The Greater Liverpool City Region already effectively exists in the transport network. Here is the official map of Merseyrail (the Liverpool Underground), the mass transit commuter rail network that is centred on Liverpool city centre:

Merseyrail.

As can be seen from this map, Chester, which is not part of the current official Liverpool City Region, has a station on the Merseyrail network. So does Ormskirk, which is not part of the current official Liverpool City Region either.

What's more, there are already eight lanes of motorway tunnels, a Liverpool Underground railway tunnel and the famous Mersey ferries connecting Liverpool city centre and the Wirral peninsula less than a mile away. 

Conclusion

This definition of Liverpool City Region, of nearly 3m people, is of a similar size to Greater Manchester (the city of Liverpool local authoeity is already of a similar size to that of Manchester, at about 500,000 people). This would be positive both in terms of national perceptions and in real economic terms.

Such a large entity would also carry more influence with central government, allowing Liverpool City Region to expect or demand such things as HS2 and Northern Powerhouse Rail. It would not be so easily ignored.


One last thing...

Merseyside' includes the five boroughs of: Liverpool; Knowsley; Sefton; St. Helens; Wirral. That is, the existing Liverpool City Region, minus Halton  'Merseyside' is definitely getting neither a metro mayor nor devolved powers from national government.

It is worth noting that Greater London is never referred to as 'Thamesside' – and that Premier League football matches between London football clubs are never referred to as Thamesside derbies.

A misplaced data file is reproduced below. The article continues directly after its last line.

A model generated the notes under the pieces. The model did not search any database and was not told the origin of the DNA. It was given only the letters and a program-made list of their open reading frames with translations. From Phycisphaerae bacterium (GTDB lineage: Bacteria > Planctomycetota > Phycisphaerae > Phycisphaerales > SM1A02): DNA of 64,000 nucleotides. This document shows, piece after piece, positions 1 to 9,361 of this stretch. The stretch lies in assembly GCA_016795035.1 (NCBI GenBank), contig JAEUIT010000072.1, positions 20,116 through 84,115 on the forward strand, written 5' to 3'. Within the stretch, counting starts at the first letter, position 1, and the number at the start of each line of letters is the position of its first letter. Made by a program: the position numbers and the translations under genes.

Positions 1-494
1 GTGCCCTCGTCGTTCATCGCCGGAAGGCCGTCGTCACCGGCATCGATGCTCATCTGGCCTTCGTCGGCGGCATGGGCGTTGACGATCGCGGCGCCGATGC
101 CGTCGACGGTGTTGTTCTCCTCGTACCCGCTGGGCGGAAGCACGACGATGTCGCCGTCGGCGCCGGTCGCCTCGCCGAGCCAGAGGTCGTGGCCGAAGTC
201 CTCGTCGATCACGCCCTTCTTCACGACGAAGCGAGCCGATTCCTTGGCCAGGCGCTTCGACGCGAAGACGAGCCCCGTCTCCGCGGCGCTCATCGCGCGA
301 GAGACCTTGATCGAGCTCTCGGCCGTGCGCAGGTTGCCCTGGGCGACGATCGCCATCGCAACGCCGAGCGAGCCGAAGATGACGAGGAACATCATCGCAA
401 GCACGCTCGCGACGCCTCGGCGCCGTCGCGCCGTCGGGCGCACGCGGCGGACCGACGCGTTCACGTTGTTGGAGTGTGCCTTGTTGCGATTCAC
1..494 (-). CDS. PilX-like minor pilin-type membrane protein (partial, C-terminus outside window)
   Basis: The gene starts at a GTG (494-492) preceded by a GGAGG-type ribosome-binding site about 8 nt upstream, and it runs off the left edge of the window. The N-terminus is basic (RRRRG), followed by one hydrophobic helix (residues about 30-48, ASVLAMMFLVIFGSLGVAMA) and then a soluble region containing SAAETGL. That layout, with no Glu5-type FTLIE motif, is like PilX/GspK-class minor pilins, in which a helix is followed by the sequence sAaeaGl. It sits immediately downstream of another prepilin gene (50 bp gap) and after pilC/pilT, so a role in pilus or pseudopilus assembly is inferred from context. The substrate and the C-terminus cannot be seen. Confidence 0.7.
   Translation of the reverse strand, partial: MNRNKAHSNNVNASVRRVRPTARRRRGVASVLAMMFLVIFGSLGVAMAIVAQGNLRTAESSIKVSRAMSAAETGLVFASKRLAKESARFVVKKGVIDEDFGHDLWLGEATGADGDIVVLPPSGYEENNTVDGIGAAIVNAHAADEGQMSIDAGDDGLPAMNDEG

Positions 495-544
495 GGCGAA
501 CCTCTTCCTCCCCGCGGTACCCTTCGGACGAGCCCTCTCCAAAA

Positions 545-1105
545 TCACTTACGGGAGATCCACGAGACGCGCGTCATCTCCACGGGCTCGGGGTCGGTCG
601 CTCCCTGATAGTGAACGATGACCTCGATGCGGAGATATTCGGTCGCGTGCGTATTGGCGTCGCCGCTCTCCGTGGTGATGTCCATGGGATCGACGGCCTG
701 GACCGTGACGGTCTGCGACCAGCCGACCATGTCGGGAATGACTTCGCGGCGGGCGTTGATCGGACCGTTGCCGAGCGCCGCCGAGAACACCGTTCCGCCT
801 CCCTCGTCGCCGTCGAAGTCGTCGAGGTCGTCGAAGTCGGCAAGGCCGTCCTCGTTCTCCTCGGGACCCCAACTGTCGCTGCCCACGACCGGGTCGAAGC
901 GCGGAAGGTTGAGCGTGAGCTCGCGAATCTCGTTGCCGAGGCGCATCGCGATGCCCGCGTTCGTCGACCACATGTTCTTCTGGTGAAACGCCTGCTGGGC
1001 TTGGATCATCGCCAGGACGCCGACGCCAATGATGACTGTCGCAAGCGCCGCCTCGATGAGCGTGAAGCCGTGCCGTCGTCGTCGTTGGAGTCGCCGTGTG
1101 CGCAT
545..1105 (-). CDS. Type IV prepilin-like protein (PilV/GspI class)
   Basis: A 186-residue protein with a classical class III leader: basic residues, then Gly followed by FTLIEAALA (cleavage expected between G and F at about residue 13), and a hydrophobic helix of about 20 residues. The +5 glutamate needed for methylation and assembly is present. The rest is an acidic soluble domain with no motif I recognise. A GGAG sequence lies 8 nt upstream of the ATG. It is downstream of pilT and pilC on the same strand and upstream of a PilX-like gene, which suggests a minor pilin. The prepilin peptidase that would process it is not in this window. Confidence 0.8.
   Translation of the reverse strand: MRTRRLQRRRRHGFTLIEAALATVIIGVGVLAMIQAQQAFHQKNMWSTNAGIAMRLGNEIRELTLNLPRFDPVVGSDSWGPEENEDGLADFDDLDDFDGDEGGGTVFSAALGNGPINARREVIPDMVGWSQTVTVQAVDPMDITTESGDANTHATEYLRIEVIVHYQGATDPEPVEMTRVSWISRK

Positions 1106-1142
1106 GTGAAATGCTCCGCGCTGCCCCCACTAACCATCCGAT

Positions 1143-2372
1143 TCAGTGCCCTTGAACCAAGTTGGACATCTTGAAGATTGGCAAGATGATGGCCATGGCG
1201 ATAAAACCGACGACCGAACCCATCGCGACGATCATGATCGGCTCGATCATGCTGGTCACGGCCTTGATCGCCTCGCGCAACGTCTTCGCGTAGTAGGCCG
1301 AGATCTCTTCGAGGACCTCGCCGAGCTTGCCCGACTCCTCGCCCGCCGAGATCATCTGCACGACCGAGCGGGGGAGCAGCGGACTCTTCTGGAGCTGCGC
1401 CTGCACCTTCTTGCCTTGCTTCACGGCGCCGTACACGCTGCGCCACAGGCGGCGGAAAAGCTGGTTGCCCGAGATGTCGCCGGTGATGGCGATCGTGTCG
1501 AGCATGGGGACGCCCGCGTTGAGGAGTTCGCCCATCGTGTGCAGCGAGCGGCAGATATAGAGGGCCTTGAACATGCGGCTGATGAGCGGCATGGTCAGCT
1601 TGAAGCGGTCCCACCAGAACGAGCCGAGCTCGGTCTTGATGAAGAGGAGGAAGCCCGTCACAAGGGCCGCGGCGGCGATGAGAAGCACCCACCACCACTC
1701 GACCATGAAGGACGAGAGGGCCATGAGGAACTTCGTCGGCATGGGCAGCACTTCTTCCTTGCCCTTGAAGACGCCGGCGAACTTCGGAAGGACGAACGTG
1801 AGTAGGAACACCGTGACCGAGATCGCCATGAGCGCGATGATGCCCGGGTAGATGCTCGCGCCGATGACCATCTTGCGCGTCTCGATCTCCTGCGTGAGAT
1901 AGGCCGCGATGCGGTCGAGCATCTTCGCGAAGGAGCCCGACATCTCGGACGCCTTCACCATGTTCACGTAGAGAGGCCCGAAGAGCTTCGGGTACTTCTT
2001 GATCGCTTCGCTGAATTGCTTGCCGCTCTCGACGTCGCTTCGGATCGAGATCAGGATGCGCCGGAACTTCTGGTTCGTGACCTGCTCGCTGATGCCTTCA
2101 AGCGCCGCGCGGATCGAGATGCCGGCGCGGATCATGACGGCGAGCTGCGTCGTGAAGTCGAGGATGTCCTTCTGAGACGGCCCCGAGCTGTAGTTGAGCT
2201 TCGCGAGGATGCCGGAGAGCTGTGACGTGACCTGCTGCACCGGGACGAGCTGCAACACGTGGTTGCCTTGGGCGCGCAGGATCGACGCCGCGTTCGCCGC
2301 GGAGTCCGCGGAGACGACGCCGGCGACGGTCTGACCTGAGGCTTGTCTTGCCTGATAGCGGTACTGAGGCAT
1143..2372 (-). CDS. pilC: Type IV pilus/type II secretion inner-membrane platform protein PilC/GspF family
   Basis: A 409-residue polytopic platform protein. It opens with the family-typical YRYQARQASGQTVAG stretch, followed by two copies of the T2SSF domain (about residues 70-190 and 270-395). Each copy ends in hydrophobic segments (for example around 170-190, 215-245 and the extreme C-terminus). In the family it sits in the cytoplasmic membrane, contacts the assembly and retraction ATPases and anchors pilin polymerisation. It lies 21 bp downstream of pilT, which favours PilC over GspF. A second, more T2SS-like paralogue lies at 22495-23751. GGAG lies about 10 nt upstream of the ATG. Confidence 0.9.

Dave Mail has declared himself CityMetric's new Liverpool City Region correspondent. He will be updating us on the brave new world of Liverpool City Region every month in 'E-mail from Liverpool City Region', although Alistair Cooke he ain't...

 
 
 
 

Podcast: Uber & out

Uber no more. Image: Getty.

Oh, capitalism. You had a good run. But then Transport for London decided to ask Uber to take some responsibility for the safety of its passengers, and thus did what 75 years of Soviet Communism failed to do and overthrew the entire economic system of the Western world. Thanks, Sadiq, thanks a lot.

In the unlikely event you've missed the news, the story so far: TfL has ruled that Uber is not a fit and proper company to operate cabs, and revoked its licence. Uber has three weeks to appeal before its cabs need to get off the road.

To commemorate this sad day, I've dragged Stephen Bush back into the podcasting basement, so we can don black arm bands and debate what all this means – for London, for Uber, for the future (if it has one) of capitalism.

May god have mercy on our souls.

Jonn Elledge is the editor of CityMetric. He is on Twitter as @jonnelledge and also has a Facebook page now for some reason.